Agriculture Secretary Sonny Perdue is incredibly popular at the moment. He's getting letters from all over the country, probably a lot of phone calls as well.
Perdue and USDA's leadership in the Farm Production and Conservation (FPAC) group, also are in an increasingly challenging position trying to split up a pot of money that adds up to about $15.5 billion at the moment, with another $14 billion waiting at the end of June.
Once Perdue and his team start divvying up that first pot of money, USDA leaders are going to have to reiterate again and again that USDA is not meant to make producers financially whole again.
Just Tuesday, as DTN's Todd Neeley reported pork producers could lose $5 billion this year, and they want USDA to buy $1 billion in pork for food aid, as well as provide direct aid to producers. DTN Political Correspondent Jerry Hagstrom also reported a study by commissioned by the National Cattlemen's Beef Association projects $13.6 billion in losses for the cattle industry. "This study also clearly illustrates the fact that while the relief funds provided by Congress were a good first step, there remains a massive need for more funding to be allocated as soon as members of Congress reconvene," said Colin Woodall, NCBA's CEO.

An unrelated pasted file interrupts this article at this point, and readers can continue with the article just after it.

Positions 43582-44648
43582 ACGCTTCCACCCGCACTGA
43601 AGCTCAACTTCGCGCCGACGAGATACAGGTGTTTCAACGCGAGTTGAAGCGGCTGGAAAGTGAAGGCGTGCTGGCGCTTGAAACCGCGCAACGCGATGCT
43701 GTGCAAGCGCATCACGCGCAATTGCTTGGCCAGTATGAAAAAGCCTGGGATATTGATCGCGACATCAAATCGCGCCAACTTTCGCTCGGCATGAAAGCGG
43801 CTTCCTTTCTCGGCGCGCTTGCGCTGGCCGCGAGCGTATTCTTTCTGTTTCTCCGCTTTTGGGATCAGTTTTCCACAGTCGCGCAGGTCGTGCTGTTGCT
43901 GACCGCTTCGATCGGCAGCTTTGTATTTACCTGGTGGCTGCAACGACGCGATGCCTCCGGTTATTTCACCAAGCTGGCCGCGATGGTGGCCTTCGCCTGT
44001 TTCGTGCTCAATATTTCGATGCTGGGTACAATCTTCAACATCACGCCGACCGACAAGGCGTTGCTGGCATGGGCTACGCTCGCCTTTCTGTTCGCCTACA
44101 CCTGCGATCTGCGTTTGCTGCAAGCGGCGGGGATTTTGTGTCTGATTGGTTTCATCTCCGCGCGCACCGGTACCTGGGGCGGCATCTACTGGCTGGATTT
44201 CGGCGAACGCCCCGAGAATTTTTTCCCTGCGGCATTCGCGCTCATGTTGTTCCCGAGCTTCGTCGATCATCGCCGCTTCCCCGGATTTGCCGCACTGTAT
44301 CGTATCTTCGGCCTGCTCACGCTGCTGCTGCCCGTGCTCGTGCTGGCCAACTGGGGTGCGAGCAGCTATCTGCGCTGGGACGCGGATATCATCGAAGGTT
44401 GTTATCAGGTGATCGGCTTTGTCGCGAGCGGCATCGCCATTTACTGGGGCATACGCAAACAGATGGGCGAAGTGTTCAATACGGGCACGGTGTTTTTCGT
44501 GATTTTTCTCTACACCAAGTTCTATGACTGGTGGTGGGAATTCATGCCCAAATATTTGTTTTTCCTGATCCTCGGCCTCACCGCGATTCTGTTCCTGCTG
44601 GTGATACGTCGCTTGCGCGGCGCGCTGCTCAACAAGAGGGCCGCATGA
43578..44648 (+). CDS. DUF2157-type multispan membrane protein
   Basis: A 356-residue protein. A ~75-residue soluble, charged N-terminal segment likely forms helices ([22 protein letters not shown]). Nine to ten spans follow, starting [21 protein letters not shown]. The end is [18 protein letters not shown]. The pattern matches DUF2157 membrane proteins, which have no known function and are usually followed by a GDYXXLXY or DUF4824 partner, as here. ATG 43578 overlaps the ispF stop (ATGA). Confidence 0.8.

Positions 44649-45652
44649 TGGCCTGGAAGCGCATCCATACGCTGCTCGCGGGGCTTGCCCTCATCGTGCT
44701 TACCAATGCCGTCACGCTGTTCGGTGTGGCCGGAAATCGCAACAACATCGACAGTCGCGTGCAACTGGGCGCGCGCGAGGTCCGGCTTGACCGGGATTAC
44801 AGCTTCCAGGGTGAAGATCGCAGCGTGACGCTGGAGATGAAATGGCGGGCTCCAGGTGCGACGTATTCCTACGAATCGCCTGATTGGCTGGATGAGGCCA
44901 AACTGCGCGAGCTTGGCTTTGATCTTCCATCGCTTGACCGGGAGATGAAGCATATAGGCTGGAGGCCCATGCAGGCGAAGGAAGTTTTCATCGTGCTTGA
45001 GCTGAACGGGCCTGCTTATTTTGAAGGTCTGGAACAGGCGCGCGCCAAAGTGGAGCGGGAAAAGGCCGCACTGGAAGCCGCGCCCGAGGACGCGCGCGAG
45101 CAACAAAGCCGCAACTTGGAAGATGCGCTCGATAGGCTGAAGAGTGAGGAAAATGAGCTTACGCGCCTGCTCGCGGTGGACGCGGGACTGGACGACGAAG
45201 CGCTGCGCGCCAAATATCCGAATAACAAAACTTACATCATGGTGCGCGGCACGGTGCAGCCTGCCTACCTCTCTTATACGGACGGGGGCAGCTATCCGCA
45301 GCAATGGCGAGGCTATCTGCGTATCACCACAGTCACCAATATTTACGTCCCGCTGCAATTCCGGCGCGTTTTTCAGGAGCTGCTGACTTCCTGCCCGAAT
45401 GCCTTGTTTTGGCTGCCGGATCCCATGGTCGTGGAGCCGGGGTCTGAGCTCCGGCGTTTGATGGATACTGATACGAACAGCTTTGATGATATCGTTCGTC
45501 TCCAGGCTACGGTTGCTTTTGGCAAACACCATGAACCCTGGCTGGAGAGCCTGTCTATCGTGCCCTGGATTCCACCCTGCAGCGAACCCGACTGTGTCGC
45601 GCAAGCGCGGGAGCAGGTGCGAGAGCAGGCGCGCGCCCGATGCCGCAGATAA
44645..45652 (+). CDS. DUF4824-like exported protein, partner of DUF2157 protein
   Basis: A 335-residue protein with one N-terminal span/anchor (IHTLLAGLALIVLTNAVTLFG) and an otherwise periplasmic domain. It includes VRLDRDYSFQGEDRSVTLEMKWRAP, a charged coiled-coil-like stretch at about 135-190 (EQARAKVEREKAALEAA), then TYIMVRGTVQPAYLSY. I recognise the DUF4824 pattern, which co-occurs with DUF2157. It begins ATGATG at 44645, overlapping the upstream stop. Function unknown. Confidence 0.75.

Alan Bjerga, a spokesman for the National Milk Producers Federation, said on RFD-TV the dairy proposal calls for a payment of $3 per cwt, stretching from April to September, as well as reimbursement for milk spilled as well.
House Agriculture Committee Chairman Collin Peterson, D-Minn., wrote Perdue on Tuesday asking the Trump administration to buy as much agricultural commodities as possible for donations to hungry Americans while helping farmers manage through the pandemic.
The Coronavirus Aid, Relief, and Economic Security (CARES) Act created a $9.5 billion emergency fund for livestock and dairy producers and specialty crop growers, particularly those who sell locally. USDA received another $14 billion boost in the Commodity Credit Corp., but that cannot be used until the end of June. The CCC has been drained the past couple of years because of Market Facilitation Program payments during the trade war with China.
And Perdue keeps getting more letters. Lawmakers have been writing to ensure there is aid for specialty crops (fruits and vegetables) who have lost their business to restaurants and other food-service industries, as well as those who sell in local or regional markets. Fruit tree growers from around the country have written Perdue asking that any formula for aid include them as well, citing losses in domestic and international sales, as well as challenges with labor.
Reuters reported Monday USDA could release an initial aid package as early as this week, but there has been no official announcements from the department or its leadership.
Chris Clayton can be reached at Chris.Clayton@dtn.com
Follow him on Twitter @ChrisClaytonDTN
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